(Bloomberg) -- Japan’s exports grew more than expected in January, providing much-needed support for the economy and keeping the door open for the Bank of Japan as it inches toward ending its negative rate policy.

Exports rose 11.9% in January from a year earlier, beating economists’ forecast of a 9.5% gain, the finance ministry reported Wednesday. Imports declined for a 10th month, falling 9.6%, spurred by slides in coal and liquefied natural gas. That compared with the consensus for an 8.7% decline.

The timing of the lunar new year holidays skewed year-on-year comparisons by boosting exports to China. The trade balance flipped to a deficit of ¥1.76 trillion ($11.7 billion) from a revised surplus of ¥68.9 billion in December.

The gain in exports, coming a month after a revised 9.7% rise in December, is a positive sign for Japan after the economy unexpectedly fell into recession in the last quarter of 2023 due to stagnant domestic spending.

The evidence that external demand is relatively steady will likely underpin market views that the BOJ can continue to move toward normalizing monetary policy, as many economists expect to happen by April. The central bank’s policy board has recently sought to assure markets that the first rate hike since 2007 won’t result in radical changes, as policy settings will remain accommodative.

“Demand for electronic products and chip-making gears is recovering, and a drop in imports means inflation is stabilizing and helping consumer sentiment,” said Harumi Taguchi, principal economist at S&P Global Market Intelligence. “I think the BOJ can maintain a stance of looking to raise interest rates in April if it can confirm strength in wages.”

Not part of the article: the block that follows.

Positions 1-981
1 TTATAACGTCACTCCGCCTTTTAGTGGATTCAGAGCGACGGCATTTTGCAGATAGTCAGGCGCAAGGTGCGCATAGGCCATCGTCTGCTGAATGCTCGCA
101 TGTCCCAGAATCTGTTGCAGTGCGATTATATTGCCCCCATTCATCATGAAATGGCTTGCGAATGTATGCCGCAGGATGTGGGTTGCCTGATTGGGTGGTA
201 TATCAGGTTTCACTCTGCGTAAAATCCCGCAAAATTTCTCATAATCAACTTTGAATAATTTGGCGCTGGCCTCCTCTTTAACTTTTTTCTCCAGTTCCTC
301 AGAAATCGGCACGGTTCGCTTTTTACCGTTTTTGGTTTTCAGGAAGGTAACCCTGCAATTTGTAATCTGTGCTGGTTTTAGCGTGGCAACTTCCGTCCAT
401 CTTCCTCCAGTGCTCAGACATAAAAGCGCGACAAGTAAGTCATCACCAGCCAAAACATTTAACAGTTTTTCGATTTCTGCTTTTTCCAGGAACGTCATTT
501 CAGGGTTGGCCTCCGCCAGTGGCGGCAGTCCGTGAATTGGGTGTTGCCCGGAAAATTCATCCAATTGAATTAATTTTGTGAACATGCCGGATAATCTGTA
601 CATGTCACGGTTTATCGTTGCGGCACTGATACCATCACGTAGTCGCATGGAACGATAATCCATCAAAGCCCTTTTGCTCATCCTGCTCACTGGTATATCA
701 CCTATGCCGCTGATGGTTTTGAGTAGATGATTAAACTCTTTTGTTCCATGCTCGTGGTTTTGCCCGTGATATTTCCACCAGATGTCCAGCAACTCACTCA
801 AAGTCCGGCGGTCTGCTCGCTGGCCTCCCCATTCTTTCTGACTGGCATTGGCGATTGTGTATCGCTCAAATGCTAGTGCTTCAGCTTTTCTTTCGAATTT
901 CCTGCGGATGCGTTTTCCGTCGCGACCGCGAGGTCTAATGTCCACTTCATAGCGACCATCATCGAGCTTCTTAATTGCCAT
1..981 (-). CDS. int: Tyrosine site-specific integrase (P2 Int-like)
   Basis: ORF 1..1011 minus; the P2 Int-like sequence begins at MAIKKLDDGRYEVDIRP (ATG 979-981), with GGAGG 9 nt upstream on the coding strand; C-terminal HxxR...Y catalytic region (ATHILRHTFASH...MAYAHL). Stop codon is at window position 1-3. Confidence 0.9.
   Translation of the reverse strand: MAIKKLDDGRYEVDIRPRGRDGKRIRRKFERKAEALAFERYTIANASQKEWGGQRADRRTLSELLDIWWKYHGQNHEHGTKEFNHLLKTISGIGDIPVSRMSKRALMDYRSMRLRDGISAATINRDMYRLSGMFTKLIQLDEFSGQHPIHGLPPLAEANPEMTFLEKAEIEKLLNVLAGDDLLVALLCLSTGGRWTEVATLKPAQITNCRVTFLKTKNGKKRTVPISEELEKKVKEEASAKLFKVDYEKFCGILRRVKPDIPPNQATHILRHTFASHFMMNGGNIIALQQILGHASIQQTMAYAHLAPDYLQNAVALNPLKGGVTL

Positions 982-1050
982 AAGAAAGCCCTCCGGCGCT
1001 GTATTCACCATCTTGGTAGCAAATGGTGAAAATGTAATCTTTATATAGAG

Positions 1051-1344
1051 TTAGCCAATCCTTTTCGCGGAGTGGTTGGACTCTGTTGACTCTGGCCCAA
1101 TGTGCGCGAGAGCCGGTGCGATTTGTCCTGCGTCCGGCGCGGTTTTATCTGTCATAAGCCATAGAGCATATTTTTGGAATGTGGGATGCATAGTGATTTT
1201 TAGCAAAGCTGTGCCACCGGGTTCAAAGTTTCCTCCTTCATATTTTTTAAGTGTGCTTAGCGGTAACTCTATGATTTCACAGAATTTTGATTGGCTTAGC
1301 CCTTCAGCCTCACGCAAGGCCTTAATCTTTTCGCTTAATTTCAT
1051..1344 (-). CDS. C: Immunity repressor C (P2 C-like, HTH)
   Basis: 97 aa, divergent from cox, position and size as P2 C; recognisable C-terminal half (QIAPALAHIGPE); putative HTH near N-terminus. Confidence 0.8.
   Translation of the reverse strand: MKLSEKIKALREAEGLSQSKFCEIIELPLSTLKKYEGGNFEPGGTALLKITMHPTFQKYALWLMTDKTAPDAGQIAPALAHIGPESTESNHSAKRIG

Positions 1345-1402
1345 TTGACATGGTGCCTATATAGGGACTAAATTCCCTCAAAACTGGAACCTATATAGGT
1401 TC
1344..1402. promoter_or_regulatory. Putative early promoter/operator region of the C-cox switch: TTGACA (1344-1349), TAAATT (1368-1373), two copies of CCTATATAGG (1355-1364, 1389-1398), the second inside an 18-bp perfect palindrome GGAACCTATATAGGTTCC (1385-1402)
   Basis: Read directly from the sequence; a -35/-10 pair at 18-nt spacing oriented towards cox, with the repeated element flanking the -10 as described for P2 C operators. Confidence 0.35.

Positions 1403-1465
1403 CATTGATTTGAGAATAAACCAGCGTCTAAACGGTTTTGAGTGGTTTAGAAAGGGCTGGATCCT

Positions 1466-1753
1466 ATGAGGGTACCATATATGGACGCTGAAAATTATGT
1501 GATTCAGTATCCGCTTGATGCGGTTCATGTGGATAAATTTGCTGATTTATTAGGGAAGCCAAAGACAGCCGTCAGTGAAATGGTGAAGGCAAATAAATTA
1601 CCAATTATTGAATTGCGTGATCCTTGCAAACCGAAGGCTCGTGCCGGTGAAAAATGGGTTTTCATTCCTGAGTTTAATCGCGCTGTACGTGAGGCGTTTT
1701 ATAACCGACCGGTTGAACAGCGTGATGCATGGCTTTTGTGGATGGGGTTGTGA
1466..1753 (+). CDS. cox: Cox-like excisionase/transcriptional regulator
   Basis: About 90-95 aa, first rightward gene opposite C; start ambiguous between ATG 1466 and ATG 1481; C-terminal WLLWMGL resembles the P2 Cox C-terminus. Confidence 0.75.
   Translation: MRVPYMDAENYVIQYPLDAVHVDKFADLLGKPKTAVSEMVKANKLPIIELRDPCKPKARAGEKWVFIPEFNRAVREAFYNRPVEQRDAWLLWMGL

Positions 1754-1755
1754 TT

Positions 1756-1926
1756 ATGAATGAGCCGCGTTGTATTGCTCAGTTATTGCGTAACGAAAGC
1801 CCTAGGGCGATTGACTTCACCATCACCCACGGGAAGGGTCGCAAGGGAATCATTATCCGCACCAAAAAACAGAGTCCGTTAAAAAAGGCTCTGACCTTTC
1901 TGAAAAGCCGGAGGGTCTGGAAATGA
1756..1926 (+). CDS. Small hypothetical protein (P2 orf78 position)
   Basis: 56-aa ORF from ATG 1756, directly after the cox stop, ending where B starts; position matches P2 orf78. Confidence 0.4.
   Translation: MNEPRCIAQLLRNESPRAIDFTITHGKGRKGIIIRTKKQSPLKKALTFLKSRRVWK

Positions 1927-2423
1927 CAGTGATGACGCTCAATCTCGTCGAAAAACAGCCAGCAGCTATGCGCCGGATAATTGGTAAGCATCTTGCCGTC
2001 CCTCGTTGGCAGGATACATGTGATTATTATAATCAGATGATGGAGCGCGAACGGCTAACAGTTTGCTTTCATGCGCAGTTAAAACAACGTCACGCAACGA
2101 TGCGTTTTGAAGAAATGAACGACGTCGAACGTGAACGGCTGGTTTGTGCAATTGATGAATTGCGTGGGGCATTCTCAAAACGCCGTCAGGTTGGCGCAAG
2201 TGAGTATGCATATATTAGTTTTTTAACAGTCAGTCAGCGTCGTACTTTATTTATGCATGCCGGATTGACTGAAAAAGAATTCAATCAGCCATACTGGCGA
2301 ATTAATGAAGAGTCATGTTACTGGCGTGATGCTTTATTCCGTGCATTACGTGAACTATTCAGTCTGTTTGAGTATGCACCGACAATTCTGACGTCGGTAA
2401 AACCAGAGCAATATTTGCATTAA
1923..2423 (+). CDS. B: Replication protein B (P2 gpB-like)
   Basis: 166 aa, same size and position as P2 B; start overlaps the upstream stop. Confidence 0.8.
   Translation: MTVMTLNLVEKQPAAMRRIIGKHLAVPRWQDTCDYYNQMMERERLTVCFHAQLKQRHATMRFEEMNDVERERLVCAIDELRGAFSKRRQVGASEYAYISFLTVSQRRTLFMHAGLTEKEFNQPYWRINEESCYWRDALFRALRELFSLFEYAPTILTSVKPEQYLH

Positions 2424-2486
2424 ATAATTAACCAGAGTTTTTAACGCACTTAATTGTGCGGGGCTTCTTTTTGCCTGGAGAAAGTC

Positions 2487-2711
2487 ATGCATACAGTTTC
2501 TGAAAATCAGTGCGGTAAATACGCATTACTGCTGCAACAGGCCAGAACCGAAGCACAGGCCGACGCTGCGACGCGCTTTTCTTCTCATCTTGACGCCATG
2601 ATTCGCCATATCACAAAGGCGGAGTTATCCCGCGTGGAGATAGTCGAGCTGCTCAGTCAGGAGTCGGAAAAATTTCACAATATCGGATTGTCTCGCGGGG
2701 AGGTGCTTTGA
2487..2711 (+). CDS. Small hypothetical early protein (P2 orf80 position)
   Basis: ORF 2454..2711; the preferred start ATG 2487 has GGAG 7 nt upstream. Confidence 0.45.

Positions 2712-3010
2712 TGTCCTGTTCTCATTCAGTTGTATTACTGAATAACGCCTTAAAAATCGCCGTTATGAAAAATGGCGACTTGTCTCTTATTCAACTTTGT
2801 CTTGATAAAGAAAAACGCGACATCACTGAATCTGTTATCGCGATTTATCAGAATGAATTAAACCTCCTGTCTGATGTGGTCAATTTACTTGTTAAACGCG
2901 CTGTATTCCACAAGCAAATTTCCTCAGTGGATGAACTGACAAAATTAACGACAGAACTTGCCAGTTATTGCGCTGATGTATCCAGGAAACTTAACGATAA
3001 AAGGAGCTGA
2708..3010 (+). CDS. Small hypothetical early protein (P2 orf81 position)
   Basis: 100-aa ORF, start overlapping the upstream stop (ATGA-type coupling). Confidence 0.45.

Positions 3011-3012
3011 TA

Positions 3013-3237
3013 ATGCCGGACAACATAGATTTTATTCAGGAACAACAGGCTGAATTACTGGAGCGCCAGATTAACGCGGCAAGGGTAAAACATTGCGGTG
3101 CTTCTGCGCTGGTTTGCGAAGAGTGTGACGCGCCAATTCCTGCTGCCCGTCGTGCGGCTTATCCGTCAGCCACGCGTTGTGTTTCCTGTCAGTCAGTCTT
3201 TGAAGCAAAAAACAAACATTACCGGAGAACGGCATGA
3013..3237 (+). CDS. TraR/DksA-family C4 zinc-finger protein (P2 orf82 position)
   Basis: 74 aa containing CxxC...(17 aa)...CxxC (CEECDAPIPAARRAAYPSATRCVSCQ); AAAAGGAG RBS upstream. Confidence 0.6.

Governor Kazuo Ueda reiterated his view last week that the bank will keep parsing data carefully to judge whether a gradual economic recovery will continue.

What Bloomberg Economics Says...

“Brisk shipments of cars and semiconductor-related products continue to buoy exports — an offset to weak domestic demand. This suggests external demand could temper what looks set to be a third straight quarter of contraction in GDP in the first three months of 2024.”

— Taro Kimura, economist

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Wednesday’s figures were generally solid versus a year earlier. Exports to the US rose 15.6%, driven by cars and medical devices in the 28th straight month of increases. Those to the EU gained 13.8%, and exports to China rose by 29.2%, as the number of working days in 2024 increased compared with a year earlier due to the timing of the lunar new year.

Shipments of cars and car parts along with equipment for chip-making were the main engines of growth in January.

Still, the gains “are likely to be only temporary,” according to Kota Suzuki, an economist at Daiwa Securities. “Usually in January, a last-minute surge in demand before the Chinese New Year vacation boosts exports.”

Wednesday’s data also showed that seasonally adjusted exports fell 3.6% compared with December, an indication that the underlying trend may be more fragile than the headline figure suggests.

Looking ahead, external demand may waver as some of Japan’s key trading partners are expected to see growth decelerate in 2024. In its latest quarterly outlook published last month, the BOJ said the economy “is expected to be under downward pressure stemming from a slowdown in the pace of recovery in overseas economies.” Growth in the US is forecast to slow to 1.6% this year.

“If you look at the world economy as a whole, it’s slowing down, so it’s not like exports will be that much of a driver of economic growth,” said Takeshi Minami, chief economist at Norinchukin Research.

 

--With assistance from Momoka Yokoyama.

(Adds economists’ comments)

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